When a dead rubber lives: Labuschagne strives for a faster tempo for MCG ODI

A dead rubber against England at the MCG is very much alive for Marnus Labuschagne, as he seeks to find the right tempo for white-ball batting that will enable him to establish a permanent place in Australia’s 50-over plans.

Mitchell Starc is resting from the game but Pat Cummins will be back as the captain, after Josh Hazlewood took the reins at the SCG.

The possibility of a lively MCG pitch similar to those prepared for the Twenty20 World Cup is ideally suited to Labuschagne’s melding of Test match technique and limited overs creativity, but in the bigger picture there are still a few things the 28-year-old needs to put beyond doubt.

Marnus Labuschagne’s ODI record has been mixed thus far.Credit:Getty Images

During top-end games against Zimbabwe, Labuschagne found himself behind the likes of Mitch Marsh and Marcus Stoinis in the team’s order of preference, and when Aaron Finch retired it was Travis Head who slotted in as David Warner’s opening partner.

These decisions essentially related back to the pace of Labuschagne’s scoring, and the view that with Steve Smith at No.3, the team did not need another player in the middle order to score at a similar, medium tempo level.

A swift 58 from 55 balls at the SCG on Saturday night was a good start – one of only four occasions out of 25 innings where Labuschagne has scored at a strike rate of 100 or better in an ODI knock of substance.

“That No.4 role is a bit unique because the tempo of that role is a little bit higher than the No.3 position,” Labuschagne said. “So for me it’s about being able to read the game and trying to play consistently that higher tempo.

“Understanding if the wicket is tougher to bat on, then I’ve got that Test gear I can lock into and understand a little better that a little bit of hard work here, and we’ll back end it with our five, six, seven, eight.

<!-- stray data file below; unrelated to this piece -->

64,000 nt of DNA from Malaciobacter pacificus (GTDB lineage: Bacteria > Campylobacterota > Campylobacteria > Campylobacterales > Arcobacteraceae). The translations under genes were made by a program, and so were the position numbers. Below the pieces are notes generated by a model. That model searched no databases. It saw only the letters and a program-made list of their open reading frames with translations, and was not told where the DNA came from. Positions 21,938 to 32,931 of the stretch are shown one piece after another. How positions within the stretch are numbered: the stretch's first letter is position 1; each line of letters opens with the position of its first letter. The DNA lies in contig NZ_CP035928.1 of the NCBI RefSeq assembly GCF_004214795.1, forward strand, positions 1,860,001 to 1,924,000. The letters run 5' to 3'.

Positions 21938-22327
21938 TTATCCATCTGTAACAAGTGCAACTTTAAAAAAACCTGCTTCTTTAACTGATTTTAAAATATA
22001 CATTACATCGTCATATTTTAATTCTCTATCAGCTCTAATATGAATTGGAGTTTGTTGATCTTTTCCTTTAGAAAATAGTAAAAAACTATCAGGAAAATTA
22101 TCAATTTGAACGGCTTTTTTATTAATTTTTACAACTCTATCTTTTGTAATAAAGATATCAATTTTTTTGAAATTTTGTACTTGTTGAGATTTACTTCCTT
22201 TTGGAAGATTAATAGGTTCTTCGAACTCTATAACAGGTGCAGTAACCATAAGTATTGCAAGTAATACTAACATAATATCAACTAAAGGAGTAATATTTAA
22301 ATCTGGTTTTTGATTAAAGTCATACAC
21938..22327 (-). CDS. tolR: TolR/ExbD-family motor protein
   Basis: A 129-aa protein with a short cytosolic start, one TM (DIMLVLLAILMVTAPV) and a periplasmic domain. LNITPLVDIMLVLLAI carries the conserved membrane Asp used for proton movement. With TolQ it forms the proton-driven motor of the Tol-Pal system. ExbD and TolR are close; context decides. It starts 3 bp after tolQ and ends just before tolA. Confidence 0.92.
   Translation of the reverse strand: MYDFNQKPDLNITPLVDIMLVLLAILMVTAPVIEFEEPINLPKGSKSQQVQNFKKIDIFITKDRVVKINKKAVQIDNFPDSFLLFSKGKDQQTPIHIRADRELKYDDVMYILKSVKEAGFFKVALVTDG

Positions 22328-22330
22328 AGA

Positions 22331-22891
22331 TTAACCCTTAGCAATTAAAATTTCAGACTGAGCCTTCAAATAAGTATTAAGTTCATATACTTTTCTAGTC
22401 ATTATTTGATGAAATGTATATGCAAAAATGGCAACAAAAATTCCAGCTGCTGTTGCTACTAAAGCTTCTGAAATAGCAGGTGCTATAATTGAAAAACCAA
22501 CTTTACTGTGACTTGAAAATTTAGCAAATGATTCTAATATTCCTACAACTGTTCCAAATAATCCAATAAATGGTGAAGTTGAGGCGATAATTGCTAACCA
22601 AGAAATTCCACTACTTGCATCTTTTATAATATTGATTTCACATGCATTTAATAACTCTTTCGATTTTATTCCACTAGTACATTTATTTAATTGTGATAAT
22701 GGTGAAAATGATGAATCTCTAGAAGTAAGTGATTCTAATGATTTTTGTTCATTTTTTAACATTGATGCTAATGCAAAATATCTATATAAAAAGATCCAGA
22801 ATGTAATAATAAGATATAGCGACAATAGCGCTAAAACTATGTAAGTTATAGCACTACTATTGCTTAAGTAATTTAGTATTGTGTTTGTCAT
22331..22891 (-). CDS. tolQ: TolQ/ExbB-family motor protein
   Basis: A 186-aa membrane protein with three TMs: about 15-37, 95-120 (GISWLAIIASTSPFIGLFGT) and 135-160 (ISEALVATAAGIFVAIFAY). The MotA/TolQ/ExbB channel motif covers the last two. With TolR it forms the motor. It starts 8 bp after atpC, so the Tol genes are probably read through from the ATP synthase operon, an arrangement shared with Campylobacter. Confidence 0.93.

“The other day my role was to pick the tempo up and Steve wasn’t going as fast and that’s where we complement each other. I may be the one who’s not striking as quick and he’ll pick up the slack and vice versa.”

The example Labuschagne will keep close in mind is how, against Moeen Ali in Sydney, he clattered his second ball for his first six in ODIs, and then also hammered a four from his sixth.

“Looking for a boundary early on is really good,” he said. “If there’s an opportunity like the other night – where they had mid-on or mid-off up, no one out, the Powerplay, an off-spinner bowling – it didn’t matter that it was my second ball, that opportunity came up and I took that option on.

”That’s the sort of energy and confidence I want to be playing consistently. And that’s what makes a difference. It’s more on myself to trust to take the game on early. I’ve always been comfortable that once you’re in, taking the game on, but the way the one-day game is moulding, you probably don’t have as much time to just sit on it, so you’ve got to trust yourself a bit more.

“That comes with understanding risk and where you can take the game on. I don’t think it’s giving me an excuse to be reckless, it’s still calculated, understanding where I can hit certain bowlers and what are my best scoring options.”

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